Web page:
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Pediatric Endocrinology Diabetes and Metabolism
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vol. 28
Case report

Papillary thyroid microcarcinoma in a boy with Graves’ disease: a case report and review of the literature

Gerdi Tuli
1, 2
Jessica Munarin
1, 2
Daniele Tessaris
1, 2
Francesco Quaglino
Luisa de Sanctis
1, 2

Department of Pediatric Endocrinology, Regina Margherita Children’s Hospital, Turin, Italy
Department of Public Health and Pediatric Sciences, University of Turin, Italy
Department of General Surgery, "Maria Vittoria" Hospital ASL Città di Torino, Italy
Pediatr Endocrinol Diabetes Metab 2022; 28 (1): 88–90
Online publish date: 2021/12/19
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Hyperthyroidism is defined as a thyrotoxic disorder in which thyroid hormones are synthesized and secreted in excess by the thyroid gland. The disease occurs in about 1 out 5000 children and adolescents, representing about 1–5% of diagnosed cases of hyperthyroidism in all age groups [1]. Hyperthyroidism in pediatric age is mainly linked to Graves’ disease, an autoimmune disorder in which stimulation of the TSH-receptor by autoantibodies (TRAb) causes thyroid hyperplasia and dysregulation of thyroid hormones production. Medical treatment with antithyroid drugs (ATD), such as methimazole at 0.2–0.5 mg/kg/day in 1–3 doses, represents the first-line treatment for Graves’ disease in children and is performed with either dose titration (DT) or block and replace (BR) approach. Additional treatment with b-blockers, such as propranolol 1–2 mg/kg in 2–3 doses, is also indicated during the first 2–4 weeks of treatment with ATD, when cardiac symptoms of hyperthyroidism are severe or poorly tolerated [1, 2]. Disease remission after two years of treatment occurs in one third of pediatric cases, compared to 40–60% in adults [1, 2]. a long-term ATD regimen is needed in another third of cases, while the remaining third requires radical treatment, which can be surgical or with radioiodine [1, 2].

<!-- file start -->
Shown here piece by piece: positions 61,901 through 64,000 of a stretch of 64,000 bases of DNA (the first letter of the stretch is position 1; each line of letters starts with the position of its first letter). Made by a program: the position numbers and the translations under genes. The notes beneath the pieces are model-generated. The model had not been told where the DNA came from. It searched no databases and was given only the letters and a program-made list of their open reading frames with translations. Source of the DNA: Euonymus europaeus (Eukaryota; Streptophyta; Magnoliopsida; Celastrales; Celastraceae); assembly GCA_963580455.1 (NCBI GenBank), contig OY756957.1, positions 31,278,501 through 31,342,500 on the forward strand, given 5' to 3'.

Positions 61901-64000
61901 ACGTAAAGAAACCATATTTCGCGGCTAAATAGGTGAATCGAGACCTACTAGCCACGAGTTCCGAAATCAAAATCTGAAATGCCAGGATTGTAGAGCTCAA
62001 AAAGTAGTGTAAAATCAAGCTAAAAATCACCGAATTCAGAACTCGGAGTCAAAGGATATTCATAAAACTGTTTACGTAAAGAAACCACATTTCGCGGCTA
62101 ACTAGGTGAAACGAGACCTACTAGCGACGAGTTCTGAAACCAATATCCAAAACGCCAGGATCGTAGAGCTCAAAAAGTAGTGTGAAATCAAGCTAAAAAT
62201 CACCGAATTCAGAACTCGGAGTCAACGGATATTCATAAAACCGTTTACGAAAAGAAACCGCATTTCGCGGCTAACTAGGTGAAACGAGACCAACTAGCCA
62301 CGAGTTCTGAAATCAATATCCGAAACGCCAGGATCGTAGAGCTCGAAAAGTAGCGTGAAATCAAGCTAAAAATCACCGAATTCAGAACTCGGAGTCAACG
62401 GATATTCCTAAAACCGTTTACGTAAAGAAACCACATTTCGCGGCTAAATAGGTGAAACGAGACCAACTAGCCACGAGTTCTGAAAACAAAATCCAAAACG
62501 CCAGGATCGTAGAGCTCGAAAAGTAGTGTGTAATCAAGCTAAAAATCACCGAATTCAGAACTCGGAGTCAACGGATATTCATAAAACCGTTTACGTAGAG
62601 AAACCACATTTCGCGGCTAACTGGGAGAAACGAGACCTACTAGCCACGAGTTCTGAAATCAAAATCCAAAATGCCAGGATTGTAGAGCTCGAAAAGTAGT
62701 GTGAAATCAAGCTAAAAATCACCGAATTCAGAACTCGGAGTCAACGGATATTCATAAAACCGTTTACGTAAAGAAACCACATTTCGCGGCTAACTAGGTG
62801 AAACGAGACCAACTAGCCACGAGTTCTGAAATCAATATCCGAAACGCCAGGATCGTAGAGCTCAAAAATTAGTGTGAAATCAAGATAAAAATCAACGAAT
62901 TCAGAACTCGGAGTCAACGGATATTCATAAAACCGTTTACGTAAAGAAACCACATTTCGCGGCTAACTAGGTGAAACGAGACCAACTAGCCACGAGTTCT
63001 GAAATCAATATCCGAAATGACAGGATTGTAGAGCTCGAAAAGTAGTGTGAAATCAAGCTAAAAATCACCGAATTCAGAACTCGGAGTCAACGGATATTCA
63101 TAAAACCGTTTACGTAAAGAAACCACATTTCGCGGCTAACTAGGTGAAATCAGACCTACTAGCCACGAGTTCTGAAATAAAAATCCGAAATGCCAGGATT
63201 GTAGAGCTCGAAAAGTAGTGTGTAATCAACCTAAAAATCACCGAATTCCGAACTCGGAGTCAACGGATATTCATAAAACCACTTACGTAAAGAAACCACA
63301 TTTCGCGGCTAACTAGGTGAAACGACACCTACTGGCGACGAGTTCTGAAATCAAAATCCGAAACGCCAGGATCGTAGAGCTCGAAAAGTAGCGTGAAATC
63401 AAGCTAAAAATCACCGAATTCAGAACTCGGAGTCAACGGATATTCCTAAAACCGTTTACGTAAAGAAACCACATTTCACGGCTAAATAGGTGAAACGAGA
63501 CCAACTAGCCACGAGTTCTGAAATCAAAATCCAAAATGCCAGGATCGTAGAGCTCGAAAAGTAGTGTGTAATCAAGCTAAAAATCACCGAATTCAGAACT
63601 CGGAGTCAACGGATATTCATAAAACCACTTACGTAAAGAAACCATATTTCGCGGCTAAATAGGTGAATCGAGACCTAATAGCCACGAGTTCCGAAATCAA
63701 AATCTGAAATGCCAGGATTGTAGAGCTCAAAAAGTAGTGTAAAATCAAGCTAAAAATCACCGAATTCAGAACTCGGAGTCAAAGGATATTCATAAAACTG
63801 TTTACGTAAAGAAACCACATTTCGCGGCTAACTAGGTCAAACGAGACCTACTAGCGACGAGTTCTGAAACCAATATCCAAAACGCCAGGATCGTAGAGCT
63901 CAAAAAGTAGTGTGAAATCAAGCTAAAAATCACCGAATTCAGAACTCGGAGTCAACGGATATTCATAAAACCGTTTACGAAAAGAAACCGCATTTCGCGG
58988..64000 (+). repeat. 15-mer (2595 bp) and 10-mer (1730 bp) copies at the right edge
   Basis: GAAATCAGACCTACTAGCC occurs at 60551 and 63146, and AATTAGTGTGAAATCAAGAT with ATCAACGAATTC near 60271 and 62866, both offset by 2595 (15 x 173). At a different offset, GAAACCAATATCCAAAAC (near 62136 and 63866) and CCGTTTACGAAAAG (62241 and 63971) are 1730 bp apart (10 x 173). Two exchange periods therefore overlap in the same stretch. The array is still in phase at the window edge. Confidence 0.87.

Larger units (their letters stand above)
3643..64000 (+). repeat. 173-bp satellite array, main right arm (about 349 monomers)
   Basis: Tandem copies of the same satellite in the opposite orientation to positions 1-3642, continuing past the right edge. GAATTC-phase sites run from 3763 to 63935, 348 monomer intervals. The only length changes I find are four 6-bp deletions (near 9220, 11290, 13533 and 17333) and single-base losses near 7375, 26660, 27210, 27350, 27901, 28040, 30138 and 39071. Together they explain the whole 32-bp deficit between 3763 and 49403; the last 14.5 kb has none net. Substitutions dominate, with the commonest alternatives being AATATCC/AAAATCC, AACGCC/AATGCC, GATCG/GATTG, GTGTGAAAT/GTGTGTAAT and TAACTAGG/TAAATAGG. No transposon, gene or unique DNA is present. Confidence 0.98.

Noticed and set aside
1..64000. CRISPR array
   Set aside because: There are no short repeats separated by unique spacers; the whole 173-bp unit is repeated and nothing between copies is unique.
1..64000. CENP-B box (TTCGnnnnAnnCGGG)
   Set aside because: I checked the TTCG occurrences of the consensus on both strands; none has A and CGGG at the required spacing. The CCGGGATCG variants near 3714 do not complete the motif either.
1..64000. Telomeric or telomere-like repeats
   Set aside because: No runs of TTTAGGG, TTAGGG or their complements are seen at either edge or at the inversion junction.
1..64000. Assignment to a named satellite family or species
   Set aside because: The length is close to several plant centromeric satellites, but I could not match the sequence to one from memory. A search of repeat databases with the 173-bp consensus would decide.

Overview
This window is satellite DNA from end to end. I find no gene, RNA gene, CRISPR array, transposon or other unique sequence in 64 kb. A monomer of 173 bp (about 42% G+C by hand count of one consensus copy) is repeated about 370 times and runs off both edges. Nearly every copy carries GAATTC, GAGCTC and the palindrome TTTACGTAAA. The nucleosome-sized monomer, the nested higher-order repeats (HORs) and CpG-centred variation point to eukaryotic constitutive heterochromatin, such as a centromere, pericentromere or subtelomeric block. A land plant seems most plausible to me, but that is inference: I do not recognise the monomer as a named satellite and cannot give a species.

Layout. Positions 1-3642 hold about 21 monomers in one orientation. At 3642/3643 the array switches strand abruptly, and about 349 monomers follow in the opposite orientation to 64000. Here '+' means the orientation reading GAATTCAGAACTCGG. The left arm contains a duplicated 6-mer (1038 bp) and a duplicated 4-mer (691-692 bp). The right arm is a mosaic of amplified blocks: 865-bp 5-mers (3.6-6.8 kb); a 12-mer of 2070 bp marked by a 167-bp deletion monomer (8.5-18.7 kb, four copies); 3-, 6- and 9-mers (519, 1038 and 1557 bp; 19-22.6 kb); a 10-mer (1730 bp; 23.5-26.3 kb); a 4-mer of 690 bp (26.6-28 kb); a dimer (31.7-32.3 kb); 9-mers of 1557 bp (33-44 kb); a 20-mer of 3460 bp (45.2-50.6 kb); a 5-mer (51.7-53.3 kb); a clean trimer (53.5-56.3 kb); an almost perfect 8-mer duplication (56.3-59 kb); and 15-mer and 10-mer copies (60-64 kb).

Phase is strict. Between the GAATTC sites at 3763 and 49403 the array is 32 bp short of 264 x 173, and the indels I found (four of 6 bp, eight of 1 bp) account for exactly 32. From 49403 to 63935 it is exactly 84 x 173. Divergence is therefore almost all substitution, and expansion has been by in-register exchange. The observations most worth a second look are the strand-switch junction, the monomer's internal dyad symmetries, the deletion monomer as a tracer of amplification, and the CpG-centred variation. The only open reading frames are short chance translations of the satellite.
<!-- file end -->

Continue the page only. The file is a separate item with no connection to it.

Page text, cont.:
In patients with Graves’ disease periodic ultrasound follow-up is recommended to rule out nodular thyroid disease. In adult patients with hyperthyroidism, recent studies have shown an increase in the rate of differentiated thyroid cancer (DTC), with an incidence of 4.7–81.1%, especially in the presence of nodules; to date very few data are present for the pediatric age [3–7]. The most represented type of DTC is papillary microcarcinoma and the co-presence of Graves’ disease does not appear to be associated with more aggressive tumor behaviour [5, 6]. We present the case of an adolescent with clinical manifestations of hyperthyroidism, difficult to compensate, who underwent total thyroidectomy. Histological analysis of the removed thyroid tissue revealed papillary microcarcinoma.

Case report

A 16-years-old boy with hereditary spherocytosis was referred to our Department as he reported palpitation, restless sleep and asthenia in the last few weeks. Family history was positive for thyroid disease (autoimmune hypothyroidism in the maternal lineage, including the mother, and autoimmune hyperthyroidism in the paternal lineage); recent pathological hystory revealed frequent abdominal pain and severe asthenia. At medical examination, he had visible and palpaple thyroid struma, moderate exophthalmos, and tachycardia. Biochemical investigations confirmed low serum TSH and high serum levels of free thyroid hormones (TSH 0.007 µUI/ml, fT4 39 pg/ml, fT3 15 pg/ml), with positive thyroperoxidase antibodies (AbTPO > 3000 UI/l) and TRAb (13.8 UI/l). The height was 173 cm, the weight 49 kg, the BMI 16.4 kg/m2 and he presented adult Tanner stage. Thyroid ultrasound showed an enlarged gland (left lobe 20 × 21 mm; right lobe 21 × 21 mm), with inhomogeneous echostructure, without visible nodules or diffuse hypervascularization. Based on clinically and biochemically confirmed hyperthyroidism, treatment with methimazole 15 mg/day (0.3 mg/kg/day) was started and propranolol 40 mg/day (0.8 mg/kg/day) was added to control cardiac symptoms. After one month of therapy, weakness and asthenia were still present, while the palpitation episodes had disappeared. Biochemical investigations revealed an improvement in thyroid metabolism, with TSH 0.040 µUI/ml, fT4 7.5 pg/ml, fT3 3.4 pg/ml, therefore the methimazole dose was reduced to 7.5 mg/day (0.15 mg/kg/day) and b-blockers treatment was discontinued Six months after treatment with ATD, asthenia and sleep restlessness persisted and it was difficult to achieve normalization of the thyroid hormone profile. After several dose titrations of ATD, methimazole treatment was further increased (maximum dose reached 25 mg/day = 0,51 mg/kg/day) and combined with levothyroxine (0.5 µg/kg/day), with an initial partial benefit.